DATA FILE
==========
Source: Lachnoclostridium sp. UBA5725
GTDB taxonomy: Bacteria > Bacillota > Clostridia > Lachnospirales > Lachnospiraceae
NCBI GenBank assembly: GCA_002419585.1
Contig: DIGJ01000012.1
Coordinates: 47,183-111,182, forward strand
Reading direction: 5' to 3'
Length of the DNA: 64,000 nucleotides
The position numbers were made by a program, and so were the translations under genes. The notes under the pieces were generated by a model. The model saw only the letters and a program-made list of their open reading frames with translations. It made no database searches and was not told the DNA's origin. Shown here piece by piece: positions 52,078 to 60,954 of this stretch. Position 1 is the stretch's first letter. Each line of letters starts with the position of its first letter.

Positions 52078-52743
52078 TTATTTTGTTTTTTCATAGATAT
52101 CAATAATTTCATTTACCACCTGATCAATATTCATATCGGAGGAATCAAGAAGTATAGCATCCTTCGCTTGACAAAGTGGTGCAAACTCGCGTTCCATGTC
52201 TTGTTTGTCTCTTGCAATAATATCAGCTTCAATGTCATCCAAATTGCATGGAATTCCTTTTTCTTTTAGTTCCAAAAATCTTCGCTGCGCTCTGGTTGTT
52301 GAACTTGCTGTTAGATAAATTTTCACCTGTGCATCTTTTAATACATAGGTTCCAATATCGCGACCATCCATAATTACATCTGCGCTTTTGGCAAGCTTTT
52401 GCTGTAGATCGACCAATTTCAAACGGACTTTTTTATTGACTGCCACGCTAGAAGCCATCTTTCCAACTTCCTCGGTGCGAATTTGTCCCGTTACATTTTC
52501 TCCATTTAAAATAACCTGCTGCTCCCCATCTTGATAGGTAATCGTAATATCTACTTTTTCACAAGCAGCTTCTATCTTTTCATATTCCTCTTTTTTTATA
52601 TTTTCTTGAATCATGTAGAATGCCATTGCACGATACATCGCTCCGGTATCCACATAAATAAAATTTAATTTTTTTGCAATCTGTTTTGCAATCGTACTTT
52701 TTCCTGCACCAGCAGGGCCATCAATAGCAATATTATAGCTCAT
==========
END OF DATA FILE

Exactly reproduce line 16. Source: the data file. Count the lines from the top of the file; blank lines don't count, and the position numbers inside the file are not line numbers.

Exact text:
52601 TTTTCTTGAATCATGTAGAATGCCATTGCACGATACATCGCTCCGGTATCCACATAAATAAAATTTAATTTTTTTGCAATCTGTTTTGCAATCGTACTTT